Meet K9 Kiah: New York’s First Pit Bull Police Dog
Officer Justin Bruzgul gets a lot of questions about his partner Kiah.
And a lot of fan mail.
Kiah is New York State’s first Pit Bull police dog. After a year on the force, she’s turning heads and proving that Pit Bulls and other rescues can do what’s normally been reserved for purebreds.
Kiah’s story started in Texas. She was found in as an abuse victim in a grocery store parking lot. Kiah had a bad wound on her head.
As she was nursed back to health at the Kirby Animal Shelter, her caretakers noticed there was something different about Kiah. She had an intense drive. She was fearless. She was the perfect candidate for Universal K9, a Texas non-profit that trains strays and rescues to work with law enforcement.
In the past six years, the group has placed nearly a thousand rescue dogs at departments around the country. Unlike purebred police dogs, which often have to be imported and can cost up to $15,000, the former strays are given to the agencies for free.
As soon as Universal K9’s founder Brad Croft saw Kiah, he knew he wanted her to be part of the program. She had many of the qualities he sees in imported dogs who have been training for the job since puppyhood—intangibles like being aware of her surroundings and not being bothered by crowds or noisy environments.
“You don’t just find dogs like that,” he says. “She is one in a billion.”
Kiah spent nearly five months in training. She learned how to sniff out narcotics, find missing people, and hunt down bad guys. Animal Farm Foundation, a not-for-profit corporation working to secure equal treatment for Pit Bull dogs, funded the training.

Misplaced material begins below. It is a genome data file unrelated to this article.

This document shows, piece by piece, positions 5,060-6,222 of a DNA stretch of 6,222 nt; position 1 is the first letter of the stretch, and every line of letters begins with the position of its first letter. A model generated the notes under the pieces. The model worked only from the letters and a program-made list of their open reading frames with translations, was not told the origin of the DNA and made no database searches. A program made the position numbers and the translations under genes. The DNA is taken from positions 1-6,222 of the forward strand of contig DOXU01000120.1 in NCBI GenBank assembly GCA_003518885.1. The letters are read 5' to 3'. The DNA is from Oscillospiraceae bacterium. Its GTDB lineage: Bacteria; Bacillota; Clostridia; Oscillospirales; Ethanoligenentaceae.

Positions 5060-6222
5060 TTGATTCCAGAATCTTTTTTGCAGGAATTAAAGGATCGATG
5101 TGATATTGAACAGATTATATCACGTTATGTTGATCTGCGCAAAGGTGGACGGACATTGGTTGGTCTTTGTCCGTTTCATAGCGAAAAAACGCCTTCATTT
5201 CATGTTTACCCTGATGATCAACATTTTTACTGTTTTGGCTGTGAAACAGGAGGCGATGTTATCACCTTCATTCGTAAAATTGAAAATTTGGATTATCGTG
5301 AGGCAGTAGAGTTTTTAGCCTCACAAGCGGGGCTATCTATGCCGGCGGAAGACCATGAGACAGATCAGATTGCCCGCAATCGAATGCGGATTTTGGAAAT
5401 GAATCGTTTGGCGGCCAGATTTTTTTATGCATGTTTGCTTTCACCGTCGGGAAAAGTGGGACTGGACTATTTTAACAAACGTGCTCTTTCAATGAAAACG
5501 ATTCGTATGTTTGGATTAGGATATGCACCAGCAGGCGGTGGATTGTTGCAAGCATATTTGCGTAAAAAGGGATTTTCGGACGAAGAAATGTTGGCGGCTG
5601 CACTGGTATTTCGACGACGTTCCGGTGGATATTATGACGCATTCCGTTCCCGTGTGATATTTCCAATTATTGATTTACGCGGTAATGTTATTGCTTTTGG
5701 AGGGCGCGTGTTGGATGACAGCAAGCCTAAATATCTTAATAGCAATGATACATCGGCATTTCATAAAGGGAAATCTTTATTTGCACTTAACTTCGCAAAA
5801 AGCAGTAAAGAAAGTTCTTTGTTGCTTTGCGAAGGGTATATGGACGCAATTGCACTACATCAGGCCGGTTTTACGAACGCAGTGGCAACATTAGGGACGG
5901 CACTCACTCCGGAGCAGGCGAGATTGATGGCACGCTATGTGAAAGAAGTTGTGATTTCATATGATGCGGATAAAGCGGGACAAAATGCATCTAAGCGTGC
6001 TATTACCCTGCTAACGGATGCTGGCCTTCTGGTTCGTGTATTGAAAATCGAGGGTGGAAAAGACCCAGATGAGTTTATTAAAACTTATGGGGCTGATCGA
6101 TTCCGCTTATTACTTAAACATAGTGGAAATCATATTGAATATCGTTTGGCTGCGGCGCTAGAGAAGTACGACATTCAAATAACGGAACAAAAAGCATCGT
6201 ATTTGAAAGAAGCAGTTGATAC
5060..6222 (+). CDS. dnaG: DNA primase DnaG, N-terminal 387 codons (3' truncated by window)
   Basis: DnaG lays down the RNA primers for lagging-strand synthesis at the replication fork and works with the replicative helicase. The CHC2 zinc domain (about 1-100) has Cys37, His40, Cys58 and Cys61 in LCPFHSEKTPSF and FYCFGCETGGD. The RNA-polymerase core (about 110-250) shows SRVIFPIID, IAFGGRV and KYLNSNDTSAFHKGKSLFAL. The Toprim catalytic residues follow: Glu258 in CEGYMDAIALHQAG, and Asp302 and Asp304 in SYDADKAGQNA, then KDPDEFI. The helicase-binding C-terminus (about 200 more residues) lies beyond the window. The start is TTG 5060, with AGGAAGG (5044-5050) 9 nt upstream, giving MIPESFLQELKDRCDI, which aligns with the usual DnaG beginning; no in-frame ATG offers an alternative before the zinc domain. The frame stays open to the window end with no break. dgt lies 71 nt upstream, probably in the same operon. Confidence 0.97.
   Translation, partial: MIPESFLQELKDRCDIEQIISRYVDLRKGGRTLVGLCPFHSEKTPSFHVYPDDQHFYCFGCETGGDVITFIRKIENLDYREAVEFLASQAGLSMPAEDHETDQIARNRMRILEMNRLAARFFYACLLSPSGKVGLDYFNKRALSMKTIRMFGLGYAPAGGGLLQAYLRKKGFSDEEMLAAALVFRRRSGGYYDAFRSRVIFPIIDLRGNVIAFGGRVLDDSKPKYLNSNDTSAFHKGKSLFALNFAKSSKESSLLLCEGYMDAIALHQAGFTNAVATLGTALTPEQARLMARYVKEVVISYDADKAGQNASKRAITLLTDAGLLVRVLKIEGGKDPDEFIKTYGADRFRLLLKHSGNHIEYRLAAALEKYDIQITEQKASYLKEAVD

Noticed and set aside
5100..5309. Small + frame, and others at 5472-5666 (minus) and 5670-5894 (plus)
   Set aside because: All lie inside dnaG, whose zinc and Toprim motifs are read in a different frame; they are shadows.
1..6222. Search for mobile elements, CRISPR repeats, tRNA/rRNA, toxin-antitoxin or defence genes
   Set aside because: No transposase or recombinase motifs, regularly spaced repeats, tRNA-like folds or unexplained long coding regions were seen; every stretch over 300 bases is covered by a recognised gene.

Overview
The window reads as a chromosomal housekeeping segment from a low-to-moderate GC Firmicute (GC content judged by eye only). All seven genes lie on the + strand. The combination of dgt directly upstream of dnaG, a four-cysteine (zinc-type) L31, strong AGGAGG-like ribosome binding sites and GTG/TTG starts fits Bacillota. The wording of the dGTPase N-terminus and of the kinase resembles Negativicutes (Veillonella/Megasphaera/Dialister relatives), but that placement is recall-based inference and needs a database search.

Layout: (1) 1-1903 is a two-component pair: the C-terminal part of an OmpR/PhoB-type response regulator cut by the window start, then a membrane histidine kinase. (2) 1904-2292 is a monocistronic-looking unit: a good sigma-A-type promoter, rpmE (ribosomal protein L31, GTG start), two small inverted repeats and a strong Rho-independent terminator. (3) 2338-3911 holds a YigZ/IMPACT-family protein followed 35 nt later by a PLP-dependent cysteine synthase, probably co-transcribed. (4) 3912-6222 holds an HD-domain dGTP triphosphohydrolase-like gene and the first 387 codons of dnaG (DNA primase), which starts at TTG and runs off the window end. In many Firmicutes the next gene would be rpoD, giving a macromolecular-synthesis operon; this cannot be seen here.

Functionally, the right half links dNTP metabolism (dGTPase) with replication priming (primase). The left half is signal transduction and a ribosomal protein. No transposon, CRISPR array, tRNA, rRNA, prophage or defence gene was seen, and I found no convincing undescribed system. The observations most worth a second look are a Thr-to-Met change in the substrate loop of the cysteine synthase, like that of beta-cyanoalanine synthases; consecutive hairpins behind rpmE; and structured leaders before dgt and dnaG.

Together, Universal K9, Animal Farm Foundation, and the rescue group Austin Pets Alive! have worked together to find, train and place nearly a dozen Pit Bulls with agencies around the country.
As Kiah was wrapping up her training, Officer Bruzgul was wrapping up his application to become a K9 handler. He’d been a dog owner his whole life, and had finally completed the necessary steps at the police force to work with one. After filing his paperwork and completing the interview process, he headed out to Texas to meet his new partner.
“We got along great right from day one,” says Bruzgul.
He and Kiah went through a few rounds of training together, and then she joined the City of Poughkeepsie Police Department.
She and Bruzgul work the day shift, riding along together to burglaries and break-ins, domestic incidents, and drug calls. At work, she’s his partner. But when the day’s over, she gets to be a pet.
Kiah lives with Bruzgul, his girlfriend and their dogs Cody, a German Shepherd; Cosmo, a Jack Russell Terrier; and two miniature Yorkies named Olaf and Kong. She spends her downtime hanging with her new pack.
Bruzgul says he gets tons of letters and emails from Pit Bull fans and rescue groups, commending him and the City of Poughkeepsie Police Department for making her part of the team. He also gets a lot of questions about what it’s like to work with a Pit Bull instead of the traditional German Shepherd or Belgian Malinois.
But if you ask Brad at Universal K9, it’s Pit Bulls’ very nature—their high energy, drive, and focus—that makes them such excellent police dogs.
Officer Bruzgul agrees. “When you have a Pit Bull,” he says, “you’re always trying to make people understand why they are such great dogs.”
Images courtesy the Poughkeepsie Police Department
Helen Anne Travis is a freelance writer based in Tampa, FL. She also writes for CNN, The Guardian and The Globe and Mail.